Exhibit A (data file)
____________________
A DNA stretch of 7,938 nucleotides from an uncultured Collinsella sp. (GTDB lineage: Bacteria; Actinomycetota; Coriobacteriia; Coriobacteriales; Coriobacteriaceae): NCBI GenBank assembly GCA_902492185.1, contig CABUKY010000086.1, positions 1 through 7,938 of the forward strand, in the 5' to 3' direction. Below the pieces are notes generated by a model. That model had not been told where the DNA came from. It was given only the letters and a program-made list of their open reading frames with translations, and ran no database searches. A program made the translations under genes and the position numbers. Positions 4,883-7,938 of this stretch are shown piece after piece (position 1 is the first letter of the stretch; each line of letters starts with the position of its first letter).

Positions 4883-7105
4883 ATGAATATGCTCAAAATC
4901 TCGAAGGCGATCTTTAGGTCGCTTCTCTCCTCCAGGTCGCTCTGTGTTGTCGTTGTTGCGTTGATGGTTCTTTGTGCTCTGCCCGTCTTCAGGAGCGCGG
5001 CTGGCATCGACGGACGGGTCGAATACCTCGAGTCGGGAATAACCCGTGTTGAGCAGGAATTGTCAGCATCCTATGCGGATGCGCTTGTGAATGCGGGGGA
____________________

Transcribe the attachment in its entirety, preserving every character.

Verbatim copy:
A DNA stretch of 7,938 nucleotides from an uncultured Collinsella sp. (GTDB lineage: Bacteria; Actinomycetota; Coriobacteriia; Coriobacteriales; Coriobacteriaceae): NCBI GenBank assembly GCA_902492185.1, contig CABUKY010000086.1, positions 1 through 7,938 of the forward strand, in the 5' to 3' direction. Below the pieces are notes generated by a model. That model had not been told where the DNA came from. It was given only the letters and a program-made list of their open reading frames with translations, and ran no database searches. A program made the translations under genes and the position numbers. Positions 4,883-7,938 of this stretch are shown piece after piece (position 1 is the first letter of the stretch; each line of letters starts with the position of its first letter).

Positions 4883-7105
4883 ATGAATATGCTCAAAATC
4901 TCGAAGGCGATCTTTAGGTCGCTTCTCTCCTCCAGGTCGCTCTGTGTTGTCGTTGTTGCGTTGATGGTTCTTTGTGCTCTGCCCGTCTTCAGGAGCGCGG
5001 CTGGCATCGACGGACGGGTCGAATACCTCGAGTCGGGAATAACCCGTGTTGAGCAGGAATTGTCAGCATCCTATGCGGATGCGCTTGTGAATGCGGGGGA